Sen. Chuck Grassley (R-IA) is bringing attention to numerous whistleblower allegations that the United States Marshals Service is mismanaged and rife with personnel actions.
Grassley details an example involving the Director of the U.S. Marshals Service, Stacia Hylton, who in 2011 emailed with Kimberley Beal, the Deputy Assitant Director of the Asset Forfeiture Division, about hiring her college friend for a highly paid contractor position.
Even though the contractor representative notified Beal that the applicant was unqualified for the position, Beal told subordinates to remain quiet about the applicant’s lack of qualifications and traveled to meet with this individual in Boston. Whistleblowers say it was unusual for Bea to travel for interviews. The applicant ended up being hired, and after that Hylton placed Beal in the permanent position of Acting Assistant Director of the Asset Forfeiture Division.
There are apparently other examples of lucrative contract positions being filled with someone having a personal relationship with Assistant Directors.
“Gamesmanship of this sort undermines the confidence of dedicated Marshals Service employees in their leaders,” said Grassley. “I could go on and on with examples just like these that have been pouring into my office.”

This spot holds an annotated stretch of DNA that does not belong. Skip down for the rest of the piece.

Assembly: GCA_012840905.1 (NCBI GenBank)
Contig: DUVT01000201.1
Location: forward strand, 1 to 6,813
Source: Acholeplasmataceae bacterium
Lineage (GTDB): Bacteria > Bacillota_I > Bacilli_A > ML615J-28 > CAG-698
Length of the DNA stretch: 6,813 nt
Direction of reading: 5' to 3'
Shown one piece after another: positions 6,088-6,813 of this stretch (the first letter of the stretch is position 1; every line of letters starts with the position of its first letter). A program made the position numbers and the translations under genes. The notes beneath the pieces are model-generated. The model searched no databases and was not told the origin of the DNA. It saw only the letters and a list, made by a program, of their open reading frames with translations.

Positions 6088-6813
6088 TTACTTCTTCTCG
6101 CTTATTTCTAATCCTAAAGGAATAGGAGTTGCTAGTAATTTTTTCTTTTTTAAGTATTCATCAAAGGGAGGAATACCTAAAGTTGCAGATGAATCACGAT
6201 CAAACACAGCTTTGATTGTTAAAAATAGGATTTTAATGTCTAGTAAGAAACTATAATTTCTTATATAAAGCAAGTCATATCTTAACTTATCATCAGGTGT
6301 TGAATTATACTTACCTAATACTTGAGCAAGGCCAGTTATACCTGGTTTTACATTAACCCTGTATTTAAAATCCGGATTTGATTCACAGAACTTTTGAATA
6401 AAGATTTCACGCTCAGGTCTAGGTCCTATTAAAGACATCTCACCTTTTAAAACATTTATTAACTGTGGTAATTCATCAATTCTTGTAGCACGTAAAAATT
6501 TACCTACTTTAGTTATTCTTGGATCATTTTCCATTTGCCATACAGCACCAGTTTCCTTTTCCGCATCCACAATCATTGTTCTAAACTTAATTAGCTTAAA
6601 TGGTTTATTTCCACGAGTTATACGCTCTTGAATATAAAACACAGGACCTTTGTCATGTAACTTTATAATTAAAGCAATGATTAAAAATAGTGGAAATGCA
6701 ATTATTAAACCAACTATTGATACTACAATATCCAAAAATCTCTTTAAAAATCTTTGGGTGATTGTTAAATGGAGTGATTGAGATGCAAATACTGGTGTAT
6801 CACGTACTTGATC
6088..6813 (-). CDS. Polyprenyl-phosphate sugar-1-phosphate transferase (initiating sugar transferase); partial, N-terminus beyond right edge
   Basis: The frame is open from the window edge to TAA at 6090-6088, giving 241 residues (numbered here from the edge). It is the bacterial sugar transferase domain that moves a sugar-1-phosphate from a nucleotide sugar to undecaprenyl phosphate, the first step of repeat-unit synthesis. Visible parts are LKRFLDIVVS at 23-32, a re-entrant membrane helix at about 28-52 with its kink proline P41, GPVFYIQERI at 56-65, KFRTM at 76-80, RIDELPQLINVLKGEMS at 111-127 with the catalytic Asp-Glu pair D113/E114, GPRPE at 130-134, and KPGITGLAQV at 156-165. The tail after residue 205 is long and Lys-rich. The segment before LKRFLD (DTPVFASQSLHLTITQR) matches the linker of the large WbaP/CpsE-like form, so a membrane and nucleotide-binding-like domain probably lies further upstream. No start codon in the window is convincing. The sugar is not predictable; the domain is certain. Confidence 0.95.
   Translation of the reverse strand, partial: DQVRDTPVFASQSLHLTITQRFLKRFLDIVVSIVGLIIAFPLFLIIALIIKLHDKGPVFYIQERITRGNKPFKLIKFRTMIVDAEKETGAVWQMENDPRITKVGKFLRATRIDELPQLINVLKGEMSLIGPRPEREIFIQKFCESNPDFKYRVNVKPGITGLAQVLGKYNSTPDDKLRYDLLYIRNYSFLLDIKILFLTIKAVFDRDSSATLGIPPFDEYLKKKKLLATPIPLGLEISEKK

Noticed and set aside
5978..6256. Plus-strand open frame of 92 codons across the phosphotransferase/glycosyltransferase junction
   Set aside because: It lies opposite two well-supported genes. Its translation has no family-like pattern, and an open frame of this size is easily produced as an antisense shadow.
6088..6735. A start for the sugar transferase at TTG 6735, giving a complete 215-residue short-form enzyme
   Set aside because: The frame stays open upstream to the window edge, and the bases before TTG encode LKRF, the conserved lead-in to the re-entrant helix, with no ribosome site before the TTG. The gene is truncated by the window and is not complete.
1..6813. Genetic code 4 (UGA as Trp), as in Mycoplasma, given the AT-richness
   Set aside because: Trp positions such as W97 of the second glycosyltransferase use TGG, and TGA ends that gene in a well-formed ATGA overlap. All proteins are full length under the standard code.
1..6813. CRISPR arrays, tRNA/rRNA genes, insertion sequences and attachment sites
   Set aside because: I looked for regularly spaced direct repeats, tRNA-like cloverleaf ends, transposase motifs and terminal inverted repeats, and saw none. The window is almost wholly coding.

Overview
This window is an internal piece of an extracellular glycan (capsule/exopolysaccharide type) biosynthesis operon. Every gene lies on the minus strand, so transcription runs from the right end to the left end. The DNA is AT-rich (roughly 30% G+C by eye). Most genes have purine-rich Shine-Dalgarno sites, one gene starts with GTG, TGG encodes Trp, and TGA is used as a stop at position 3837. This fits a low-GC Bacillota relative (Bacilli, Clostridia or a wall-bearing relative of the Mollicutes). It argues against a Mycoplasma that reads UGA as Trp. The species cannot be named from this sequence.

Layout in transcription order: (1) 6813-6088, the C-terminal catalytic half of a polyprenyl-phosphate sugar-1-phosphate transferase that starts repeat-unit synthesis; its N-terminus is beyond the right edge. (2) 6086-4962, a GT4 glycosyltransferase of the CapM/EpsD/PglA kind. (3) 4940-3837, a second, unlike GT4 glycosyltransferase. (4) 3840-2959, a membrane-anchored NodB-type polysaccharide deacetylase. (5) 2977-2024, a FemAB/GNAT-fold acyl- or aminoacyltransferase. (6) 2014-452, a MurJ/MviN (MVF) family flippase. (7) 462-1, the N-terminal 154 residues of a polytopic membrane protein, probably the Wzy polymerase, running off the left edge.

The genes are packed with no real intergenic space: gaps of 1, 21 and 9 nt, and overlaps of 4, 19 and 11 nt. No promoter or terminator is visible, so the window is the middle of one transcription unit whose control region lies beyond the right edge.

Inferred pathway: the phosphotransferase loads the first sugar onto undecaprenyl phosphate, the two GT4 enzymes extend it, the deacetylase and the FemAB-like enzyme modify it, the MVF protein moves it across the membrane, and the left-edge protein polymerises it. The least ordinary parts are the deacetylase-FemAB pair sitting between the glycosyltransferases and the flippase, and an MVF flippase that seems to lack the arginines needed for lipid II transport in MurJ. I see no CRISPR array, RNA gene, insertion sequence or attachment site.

He also said the Assets Forfeiture Fund has been mismanaged adding, “It appears that some in leadership use the fund to feather their own nests.”
“Money is spent on “best of the best” in office furnishings and decorations, instead of what’s really needed to enhance law enforcement,” he said. “That is not responsible leadership.”
All money collected through the power of government needs to be spent carefully. Every dollar wasted on unnecessary luxuries in Marshals Service offices is a dollar that cannot support real law enforcement priorities, as the law requires. The proceeds of asset forfeitures should not be a slush fund for the personal whims of unaccountable bureaucrats.
Grassley spoke to the Department of Justice about Hylton’s favored candidate hire, but he said, “the Department told me that Director Hylton “did not recommend” the applicant “for any position.”
The Marshals Service allegedly consulted with the Office of General Counsel prior to the Department denying any improper action to Grassley.
“That is disturbing because the Office of General Counsel has known about these allegations since December 2013,” said Grassley. “Still, the Justice Department told me that no one did anything wrong.”
Grassley said three weeks later the Justice Department retracted the previous denial.
“You would think the Department would insist on an independent inquiry after being misled like that. Unfortunately, the Department is still allowing the Marshals Service to investigate itself,” he said.
Grassley is calling for responsible leadership within the U.S. Marshal Service office.